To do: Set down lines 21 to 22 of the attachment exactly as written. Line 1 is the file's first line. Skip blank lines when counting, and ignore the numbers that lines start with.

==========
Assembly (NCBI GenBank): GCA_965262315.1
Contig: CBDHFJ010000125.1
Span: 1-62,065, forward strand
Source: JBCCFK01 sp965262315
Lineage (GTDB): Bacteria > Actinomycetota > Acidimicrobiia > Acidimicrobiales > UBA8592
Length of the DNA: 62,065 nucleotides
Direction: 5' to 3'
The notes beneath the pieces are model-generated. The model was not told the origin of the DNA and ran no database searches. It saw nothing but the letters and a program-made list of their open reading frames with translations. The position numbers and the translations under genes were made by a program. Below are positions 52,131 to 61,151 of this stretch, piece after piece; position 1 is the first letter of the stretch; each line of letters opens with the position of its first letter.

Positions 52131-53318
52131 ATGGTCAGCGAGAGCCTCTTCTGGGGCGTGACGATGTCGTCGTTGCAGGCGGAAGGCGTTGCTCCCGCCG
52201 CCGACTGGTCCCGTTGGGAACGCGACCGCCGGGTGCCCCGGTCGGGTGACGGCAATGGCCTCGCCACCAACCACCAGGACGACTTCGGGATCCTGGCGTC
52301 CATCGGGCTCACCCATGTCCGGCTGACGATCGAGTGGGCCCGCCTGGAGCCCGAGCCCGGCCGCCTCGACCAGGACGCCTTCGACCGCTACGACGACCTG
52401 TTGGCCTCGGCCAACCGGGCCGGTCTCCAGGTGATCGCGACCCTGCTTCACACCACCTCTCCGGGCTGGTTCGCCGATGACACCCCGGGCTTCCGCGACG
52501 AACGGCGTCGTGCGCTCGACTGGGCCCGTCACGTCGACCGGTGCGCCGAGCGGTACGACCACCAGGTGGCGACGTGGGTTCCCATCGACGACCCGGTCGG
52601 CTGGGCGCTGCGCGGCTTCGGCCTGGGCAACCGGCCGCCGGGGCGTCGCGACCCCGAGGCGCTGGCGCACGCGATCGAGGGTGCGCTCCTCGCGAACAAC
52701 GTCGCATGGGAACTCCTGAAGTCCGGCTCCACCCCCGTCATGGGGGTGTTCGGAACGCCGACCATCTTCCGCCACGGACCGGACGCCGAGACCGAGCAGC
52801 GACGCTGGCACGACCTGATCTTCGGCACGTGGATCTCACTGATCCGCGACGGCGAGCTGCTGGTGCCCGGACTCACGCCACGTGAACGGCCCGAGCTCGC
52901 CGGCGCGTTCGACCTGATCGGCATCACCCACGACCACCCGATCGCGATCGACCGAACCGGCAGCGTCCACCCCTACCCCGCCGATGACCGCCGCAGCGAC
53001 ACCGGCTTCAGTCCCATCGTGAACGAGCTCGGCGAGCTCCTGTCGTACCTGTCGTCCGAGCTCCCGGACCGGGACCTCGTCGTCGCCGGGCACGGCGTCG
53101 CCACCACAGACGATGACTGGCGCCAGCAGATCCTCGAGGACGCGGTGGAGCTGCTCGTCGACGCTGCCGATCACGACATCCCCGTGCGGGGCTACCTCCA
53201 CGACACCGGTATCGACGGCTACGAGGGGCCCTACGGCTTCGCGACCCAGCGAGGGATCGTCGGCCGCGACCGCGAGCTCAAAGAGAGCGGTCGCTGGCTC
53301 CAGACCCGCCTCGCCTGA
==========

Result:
53201 CGACACCGGTATCGACGGCTACGAGGGGCCCTACGGCTTCGCGACCCAGCGAGGGATCGTCGGCCGCGACCGCGAGCTCAAAGAGAGCGGTCGCTGGCTC
53301 CAGACCCGCCTCGCCTGA